Waynesboro artist’s work on exhibit in Staunton’s CoArt Gallery
By Rebecca J. Barnabi
For Augusta Free Press
STAUNTON — Every day we see, hear, smell and process the world around us.
But Karen Rosasco takes her observations and immortalizes them in art.
Her work is on exhibit this month at CoArt Gallery in “Kaleidoscope.”
Rosasco trained in art in college, but after the birth of her twin daughters, she put her paint brushes aside.
When she was 30 years old, she picked them up again.
“Then I started painting seriously again,” Rosasco, who was born in Pennsylvania and now lives in Waynesboro, said.
Rosasco was an art teacher for 31 years, the last 18 years of which in a high school in New York.
“I think anybody who has a creative spirit wants to do something,” Rosasco, 78, said.
She began in watercolors, dabbled in weaving, but by 1990 was focused on fluid acrylics “because it is just easier to control” yet still fluid like water colors.
Each painting she creates can take from four to six hours, depending on how many layers are necessary to create what she hopes to convey in the piece.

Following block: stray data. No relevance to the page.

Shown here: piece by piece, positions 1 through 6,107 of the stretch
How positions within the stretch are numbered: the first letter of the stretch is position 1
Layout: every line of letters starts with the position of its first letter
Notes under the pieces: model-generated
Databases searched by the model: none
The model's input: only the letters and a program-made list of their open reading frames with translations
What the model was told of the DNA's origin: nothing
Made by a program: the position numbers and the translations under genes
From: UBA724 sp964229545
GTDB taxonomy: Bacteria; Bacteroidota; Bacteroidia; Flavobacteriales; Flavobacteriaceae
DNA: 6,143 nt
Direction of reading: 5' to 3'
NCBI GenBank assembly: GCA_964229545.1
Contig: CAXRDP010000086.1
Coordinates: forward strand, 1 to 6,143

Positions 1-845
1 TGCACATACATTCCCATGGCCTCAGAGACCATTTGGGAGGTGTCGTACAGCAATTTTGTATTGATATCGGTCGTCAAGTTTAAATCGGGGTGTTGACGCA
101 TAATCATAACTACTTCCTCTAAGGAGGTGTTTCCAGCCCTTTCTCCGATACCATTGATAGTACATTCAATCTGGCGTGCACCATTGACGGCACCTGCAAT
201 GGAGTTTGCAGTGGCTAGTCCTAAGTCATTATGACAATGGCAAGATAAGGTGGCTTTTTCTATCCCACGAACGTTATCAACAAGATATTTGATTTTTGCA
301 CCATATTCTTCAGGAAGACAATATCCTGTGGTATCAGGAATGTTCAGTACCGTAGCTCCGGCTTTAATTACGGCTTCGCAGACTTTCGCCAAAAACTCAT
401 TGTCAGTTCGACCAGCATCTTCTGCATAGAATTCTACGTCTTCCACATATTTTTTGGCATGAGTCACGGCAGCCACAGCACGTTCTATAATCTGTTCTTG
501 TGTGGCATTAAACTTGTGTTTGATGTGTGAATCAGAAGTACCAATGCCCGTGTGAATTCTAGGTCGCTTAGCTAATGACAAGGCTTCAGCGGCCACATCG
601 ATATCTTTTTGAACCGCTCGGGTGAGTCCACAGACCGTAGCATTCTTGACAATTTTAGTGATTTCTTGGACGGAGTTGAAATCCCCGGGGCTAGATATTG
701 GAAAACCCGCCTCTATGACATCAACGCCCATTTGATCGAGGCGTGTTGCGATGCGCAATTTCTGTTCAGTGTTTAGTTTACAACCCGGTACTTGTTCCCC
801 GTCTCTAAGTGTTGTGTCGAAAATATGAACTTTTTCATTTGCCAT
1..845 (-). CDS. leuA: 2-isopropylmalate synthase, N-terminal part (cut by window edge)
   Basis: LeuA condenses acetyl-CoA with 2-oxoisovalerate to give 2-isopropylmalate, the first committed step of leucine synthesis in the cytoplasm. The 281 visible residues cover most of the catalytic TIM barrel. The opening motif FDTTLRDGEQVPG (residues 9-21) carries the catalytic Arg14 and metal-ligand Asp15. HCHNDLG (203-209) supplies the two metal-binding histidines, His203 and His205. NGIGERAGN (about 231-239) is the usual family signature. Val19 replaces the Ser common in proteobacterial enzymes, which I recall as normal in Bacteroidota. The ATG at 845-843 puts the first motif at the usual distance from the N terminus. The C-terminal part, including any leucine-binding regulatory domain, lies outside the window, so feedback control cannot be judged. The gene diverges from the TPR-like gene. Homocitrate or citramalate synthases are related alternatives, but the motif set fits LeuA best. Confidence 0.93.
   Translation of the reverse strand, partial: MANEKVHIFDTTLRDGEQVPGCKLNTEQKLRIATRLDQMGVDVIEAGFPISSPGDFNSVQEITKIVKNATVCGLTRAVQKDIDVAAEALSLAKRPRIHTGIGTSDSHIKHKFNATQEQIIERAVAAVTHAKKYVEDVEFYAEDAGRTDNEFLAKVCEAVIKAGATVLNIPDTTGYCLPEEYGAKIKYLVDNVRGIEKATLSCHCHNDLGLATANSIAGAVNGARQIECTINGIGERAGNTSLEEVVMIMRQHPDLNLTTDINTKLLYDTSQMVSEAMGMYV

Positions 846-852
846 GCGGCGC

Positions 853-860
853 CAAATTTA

“It’s a history almost,” Rosasco said of her collage pieces which can require many layers of paint.
“Kaleidoscope” features 11 pieces in varying sizes from 12×12 to 30×40.
“I’m always inspired by my outside world,” she said of her pieces at CoArt Gallery.
In “Jewels Are Where You Find Them,” Rosasco was inspired by a dream she had and the wish to be a geologist.
Field trips with high school seniors in New York inspired “Urban Tapestry,” in which Rosasco created an “abstracted city.”
A tour of the ruins on Santorini Island, near Greece, inspired “Akrotiri.”
“I hope [visitors are] energized by seeing something unique,” Rosasco said of her pieces on exhibit at CoArt Gallery through the month of January.
She said her art is her version of “taking reality in” and “processing it my way and taking it in.”
“It’s my vision of the world.”
The most unusual piece in “Kaleidoscope” is “Tree Sitting,” a 30×40 piece inspired by Rosasco’s childhood as the oldest of five children.
As a young girl, Rosasco would escape up a tree with a book to get alone time and read.
“But the look when you are up in a tree and looking through the leaves is what I painted,” she said.
CoArt Gallery is at 22 West Beverley Street in downtown Staunton.